Friday, 26 October 2012

A CAMILO MOMENT


If it is all the same with Him I think I will just hang on a bit and wait for The Telegram. My faith does not allow me to believe in death and dying isn't a very productive way of passing the time. What I really worry about is waking up in heaven surrounded by angels maniacally strumming harps and banging cymbals and an angry Voice roaring “And now do you believe in Me?"
It’s not as easy as that.
The pre-Socratic Ionian philosopher Anaxagoras said that God was a circle the centre of which was everywhere but the circumference nowhere. I'll drink to that. He also introduced the concept of Nous, the universal mind, an idea that he shares, amongst others, with Marcus Aurelius, the Lord Buddha and Geronimo, the well-known Redskin.
It would be nice to be able to agree with the Norwich G.P. Sir Thomas Browne who galvanised the 17th century with his best-selling "Religion of a Doctor". Alas, he was very keen on a celestial ladder to heaven on which you were not allowed to move from the rung you are given. When, like me, you have been born in a terraced house in Manchester’s Moss Side with delusions of grandeur that's not on.
By the same token I am very fond of Sir Thomas. Mostly for "Pseudodoxia Epidemica", his dictionary of vulgar errors in which he describes the best way to catch an elephant. Those poor beasts were thought to be knee-free and therefore unable to bend their legs. In consequence they had to lean against a tree to sleep. Sir Thomas said early man was quite wrong in believing the best way to catch one was to creep up and saw down the tree.
That's the book I would take with me on a Desert Island, together with Burton's “Anatomy of Melancholy”, which, perversely, has more laughs per page than Ken Dodd's famous gag book. Browne and Burton were said to be the only ones to share Shakespeare's originality of mind.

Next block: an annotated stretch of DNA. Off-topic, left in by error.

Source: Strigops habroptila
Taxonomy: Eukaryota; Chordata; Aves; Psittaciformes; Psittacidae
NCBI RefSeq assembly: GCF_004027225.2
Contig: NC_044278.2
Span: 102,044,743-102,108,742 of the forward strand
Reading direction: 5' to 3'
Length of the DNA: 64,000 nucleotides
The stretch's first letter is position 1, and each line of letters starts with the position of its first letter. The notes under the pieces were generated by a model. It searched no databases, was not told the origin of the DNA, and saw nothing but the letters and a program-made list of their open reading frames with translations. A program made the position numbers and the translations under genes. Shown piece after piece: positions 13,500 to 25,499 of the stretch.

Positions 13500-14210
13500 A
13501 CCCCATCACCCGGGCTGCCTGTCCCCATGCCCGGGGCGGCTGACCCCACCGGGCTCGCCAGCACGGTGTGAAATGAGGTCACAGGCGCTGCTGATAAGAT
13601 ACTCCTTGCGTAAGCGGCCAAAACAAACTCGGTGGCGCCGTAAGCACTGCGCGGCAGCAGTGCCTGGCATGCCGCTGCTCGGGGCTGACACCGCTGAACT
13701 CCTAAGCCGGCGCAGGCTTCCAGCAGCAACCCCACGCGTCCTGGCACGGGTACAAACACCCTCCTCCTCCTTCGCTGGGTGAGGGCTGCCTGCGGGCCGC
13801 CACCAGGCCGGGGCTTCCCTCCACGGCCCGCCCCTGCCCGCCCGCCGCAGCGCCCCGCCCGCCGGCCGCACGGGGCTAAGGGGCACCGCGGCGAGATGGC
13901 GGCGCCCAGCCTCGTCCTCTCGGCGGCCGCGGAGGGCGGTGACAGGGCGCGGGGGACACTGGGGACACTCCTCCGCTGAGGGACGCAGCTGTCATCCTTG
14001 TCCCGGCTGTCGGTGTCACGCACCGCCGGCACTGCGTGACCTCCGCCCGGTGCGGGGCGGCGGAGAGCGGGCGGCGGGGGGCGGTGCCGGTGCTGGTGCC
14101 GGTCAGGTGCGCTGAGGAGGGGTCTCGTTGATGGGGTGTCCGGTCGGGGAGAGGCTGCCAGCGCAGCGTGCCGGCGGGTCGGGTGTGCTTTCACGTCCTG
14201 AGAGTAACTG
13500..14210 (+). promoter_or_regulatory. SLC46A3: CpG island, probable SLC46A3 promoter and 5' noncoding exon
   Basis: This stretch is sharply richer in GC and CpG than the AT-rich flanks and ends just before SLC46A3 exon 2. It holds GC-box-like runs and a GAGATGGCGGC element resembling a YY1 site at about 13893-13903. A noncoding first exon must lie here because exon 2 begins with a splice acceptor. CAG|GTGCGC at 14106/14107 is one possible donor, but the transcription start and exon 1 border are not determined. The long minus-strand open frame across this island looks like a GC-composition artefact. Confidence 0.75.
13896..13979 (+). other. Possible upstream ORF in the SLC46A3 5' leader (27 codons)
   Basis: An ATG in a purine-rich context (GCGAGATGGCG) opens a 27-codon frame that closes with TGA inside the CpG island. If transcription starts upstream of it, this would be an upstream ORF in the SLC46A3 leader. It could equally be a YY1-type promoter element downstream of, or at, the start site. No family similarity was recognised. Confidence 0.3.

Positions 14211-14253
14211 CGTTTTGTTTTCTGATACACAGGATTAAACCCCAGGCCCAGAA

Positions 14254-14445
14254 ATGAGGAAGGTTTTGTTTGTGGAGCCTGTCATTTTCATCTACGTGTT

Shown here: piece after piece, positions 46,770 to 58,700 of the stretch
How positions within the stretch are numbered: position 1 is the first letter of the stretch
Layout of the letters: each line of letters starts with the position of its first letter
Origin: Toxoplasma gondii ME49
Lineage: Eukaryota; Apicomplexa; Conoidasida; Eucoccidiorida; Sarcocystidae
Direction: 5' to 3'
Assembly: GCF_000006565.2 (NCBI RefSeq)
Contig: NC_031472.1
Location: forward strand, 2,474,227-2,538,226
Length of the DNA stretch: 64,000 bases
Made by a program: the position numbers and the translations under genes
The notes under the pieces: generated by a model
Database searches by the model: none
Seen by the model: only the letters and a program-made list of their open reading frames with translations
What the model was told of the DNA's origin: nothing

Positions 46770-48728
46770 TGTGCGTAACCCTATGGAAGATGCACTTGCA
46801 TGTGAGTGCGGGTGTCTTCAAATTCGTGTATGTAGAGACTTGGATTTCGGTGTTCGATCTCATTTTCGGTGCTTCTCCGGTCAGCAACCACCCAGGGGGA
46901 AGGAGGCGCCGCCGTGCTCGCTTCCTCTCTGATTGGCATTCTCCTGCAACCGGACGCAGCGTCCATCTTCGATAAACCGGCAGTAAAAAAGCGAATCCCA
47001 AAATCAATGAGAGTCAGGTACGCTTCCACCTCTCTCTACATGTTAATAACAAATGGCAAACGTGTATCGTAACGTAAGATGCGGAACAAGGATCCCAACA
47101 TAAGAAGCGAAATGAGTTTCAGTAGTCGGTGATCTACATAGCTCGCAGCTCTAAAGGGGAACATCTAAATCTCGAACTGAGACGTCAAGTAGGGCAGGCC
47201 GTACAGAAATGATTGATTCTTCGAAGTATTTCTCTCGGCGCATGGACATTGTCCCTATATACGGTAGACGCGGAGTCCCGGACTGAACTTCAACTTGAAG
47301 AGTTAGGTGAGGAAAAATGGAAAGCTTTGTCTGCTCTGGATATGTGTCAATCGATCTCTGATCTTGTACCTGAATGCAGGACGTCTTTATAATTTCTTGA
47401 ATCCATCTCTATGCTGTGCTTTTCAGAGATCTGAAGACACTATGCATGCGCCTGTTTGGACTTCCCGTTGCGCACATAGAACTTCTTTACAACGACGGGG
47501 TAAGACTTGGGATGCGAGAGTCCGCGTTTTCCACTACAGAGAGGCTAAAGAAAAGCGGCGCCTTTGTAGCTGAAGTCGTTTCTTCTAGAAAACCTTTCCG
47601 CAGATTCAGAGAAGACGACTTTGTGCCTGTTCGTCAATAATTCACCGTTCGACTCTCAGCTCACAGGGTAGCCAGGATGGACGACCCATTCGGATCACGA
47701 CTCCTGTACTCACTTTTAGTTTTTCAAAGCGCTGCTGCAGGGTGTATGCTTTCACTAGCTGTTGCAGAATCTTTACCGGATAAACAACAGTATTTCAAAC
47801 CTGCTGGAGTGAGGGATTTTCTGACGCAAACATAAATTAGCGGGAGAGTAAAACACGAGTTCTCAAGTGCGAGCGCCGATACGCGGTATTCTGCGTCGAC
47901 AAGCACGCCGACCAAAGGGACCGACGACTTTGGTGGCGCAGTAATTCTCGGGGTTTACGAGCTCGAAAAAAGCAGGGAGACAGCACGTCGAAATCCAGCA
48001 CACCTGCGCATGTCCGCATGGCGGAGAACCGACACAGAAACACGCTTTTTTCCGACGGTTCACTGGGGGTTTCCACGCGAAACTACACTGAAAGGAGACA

Browne was certainly one of the few men to be knighted by accident. In 1671, Charles II visited Norwich. Always obliging, the Merry Monarch took out his sword and offered to knight the mayor. Unfortunately the mayor was a Puritan and declined the honour. The king stood there, sword in hand, looking a mite foolish. I expect Browne felt sorry for him and he said since the sword was out he wouldn't mind being dubbed himself.
"Kind of you," said the King. “Kneel down where I can reach you."
Arise Sir Thomas was the work of a moment.
He was something of a prophet too. Ironically, Browne wrote: “…to be gnawed out of our graves, to have our skulls made drinking bowls and our bones turned into pipes is a Tragical abomination.” Little did he know this would be his own fate. In 1840 Browne's coffin was accidentally opened and his skull removed. Later, in 1922, after a number of casts had been taken it was returned to his grave in St. Peter Mancroft.
Anyway, to get back to God.
I will have to point out that whilst I am His Numero Uno Fan, I am not all that keen on religion. Too much killing and bad will. I will have to tell Him I think You behaved very badly in the matter of Abraham.
And then there's Your Lad. As a philosopher, no quarrel. It’s the Messiah thing and all those conjuring tricks I can’t take.
Not very original as a Concept. I used to stand the markets selling a machine for darning socks. We were a motley crew. There was Big Tiny, a gypsy who sold a magic spectacles-cleaner which we all knew was merely shavings of carbolic soap neatly wrapped in toilet papers; there was the budgie that picked fortunes out of a tray, profitable enough to put his owner's son through Harrow; and a pot auctioneer who was the Joint Master of the Brodsworth Hunt. According to Josephus, the Jewish historian, in Jesus's time there were Messiahs in every market place.
Then there is the Virgin Birth. Jefferson said the day would come when the mystical generation of Jesus, the Supreme Being, in the womb of a virgin would be classed with the fable of the generation of Minerva being born in the brain of Zeus. I read somewhere that in that explosion of religions in the 5th century BC they all had a Messiah figure and they were all the product of exotic births. Even the Buddha was said to have been born painlessly from his mother's side. Similar births feature in Hinduism, Rosicrucianism - isms galore. The Chosen One is born from the thigh, the hand, the top of the head, the armpit...